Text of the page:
University of Medicine and Dentistry of New Jersey has advised pregnant women to get immunized as soon as the H1N1 vaccine becomes available, as it has been observed that expectant mothers inflicted with the virus have been dying at a rate six times higher than the general population.
Dr. Gerson Weiss, professor and chair of the Department of Obstetrics, Gynecology and Women's Health at UMDNJ-New Jersey Medical School insists: "All pregnant women should be vaccinated.
Advertisement"Pregnant women are immunocompromised, in a sense, because they have to have in themselves the ability not to reject the baby. So that's a window that the virus clearly is taking advantage of."
Also, the U.S. Centers for Disease Control and Prevention has named expectant mothers among those at "high risk" for serious complications from the novel H1N1 influenza A virus.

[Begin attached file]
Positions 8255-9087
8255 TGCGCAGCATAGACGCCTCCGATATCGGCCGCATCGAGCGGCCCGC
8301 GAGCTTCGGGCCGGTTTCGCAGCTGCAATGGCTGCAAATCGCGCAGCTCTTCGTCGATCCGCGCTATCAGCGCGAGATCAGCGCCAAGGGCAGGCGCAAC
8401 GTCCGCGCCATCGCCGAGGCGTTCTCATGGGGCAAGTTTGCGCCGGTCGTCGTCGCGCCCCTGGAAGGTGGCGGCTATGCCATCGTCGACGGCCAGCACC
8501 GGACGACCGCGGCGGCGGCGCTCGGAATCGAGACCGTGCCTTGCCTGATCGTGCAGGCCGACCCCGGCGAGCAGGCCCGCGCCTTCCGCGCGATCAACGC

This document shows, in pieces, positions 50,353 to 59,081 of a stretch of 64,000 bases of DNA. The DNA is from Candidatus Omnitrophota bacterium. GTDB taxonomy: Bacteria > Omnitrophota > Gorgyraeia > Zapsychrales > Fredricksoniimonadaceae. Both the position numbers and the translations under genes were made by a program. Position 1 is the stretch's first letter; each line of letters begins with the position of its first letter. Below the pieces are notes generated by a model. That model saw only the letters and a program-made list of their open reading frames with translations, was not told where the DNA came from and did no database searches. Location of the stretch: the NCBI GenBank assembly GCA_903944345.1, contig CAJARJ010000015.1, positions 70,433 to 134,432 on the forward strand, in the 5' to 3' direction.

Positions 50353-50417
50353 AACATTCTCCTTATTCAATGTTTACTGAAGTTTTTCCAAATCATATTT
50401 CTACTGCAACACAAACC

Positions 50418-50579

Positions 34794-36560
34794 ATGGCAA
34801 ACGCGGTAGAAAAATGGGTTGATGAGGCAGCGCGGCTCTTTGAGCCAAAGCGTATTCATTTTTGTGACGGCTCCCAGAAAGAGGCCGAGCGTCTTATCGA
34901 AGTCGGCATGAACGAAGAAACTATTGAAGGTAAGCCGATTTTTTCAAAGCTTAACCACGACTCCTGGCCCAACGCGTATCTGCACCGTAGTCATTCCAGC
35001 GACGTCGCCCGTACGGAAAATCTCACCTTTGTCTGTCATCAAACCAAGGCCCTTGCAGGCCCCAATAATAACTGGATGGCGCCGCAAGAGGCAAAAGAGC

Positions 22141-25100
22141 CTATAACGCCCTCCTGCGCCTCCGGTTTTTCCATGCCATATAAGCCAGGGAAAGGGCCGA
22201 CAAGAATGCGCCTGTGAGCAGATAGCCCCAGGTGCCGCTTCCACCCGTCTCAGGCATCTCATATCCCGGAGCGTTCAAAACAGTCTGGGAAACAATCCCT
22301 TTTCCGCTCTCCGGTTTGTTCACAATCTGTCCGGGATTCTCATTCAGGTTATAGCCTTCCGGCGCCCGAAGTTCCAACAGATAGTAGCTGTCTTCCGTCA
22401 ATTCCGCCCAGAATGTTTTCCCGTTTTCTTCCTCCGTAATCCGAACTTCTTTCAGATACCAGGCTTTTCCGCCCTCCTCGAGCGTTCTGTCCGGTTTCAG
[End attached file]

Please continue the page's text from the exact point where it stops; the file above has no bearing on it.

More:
Patients can experience serious complications including early labor and severe pneumonia or the illness may prove fatal, the CDC warns.
Weiss says: "This is a very serious potential problem. The CDC anticipates that the death rate can be as high as 10 percent among pregnant women who get H1N1.
"The vaccine will not be 100 percent protective, but it will certainly, for many people, mean the difference between life and death."
"This vaccine is not a drug in that it does not treat, nor does it contain a live virus.
"It stimulates the immune system to protect the individual so that if the real virus comes on it can fight it. And, if mom is nursing, the H1N1 vaccine may protect her and her infant.
"The best way to decrease the power of an epidemic is to have enough people immune so that the disease is not transmitted from person to person to person."
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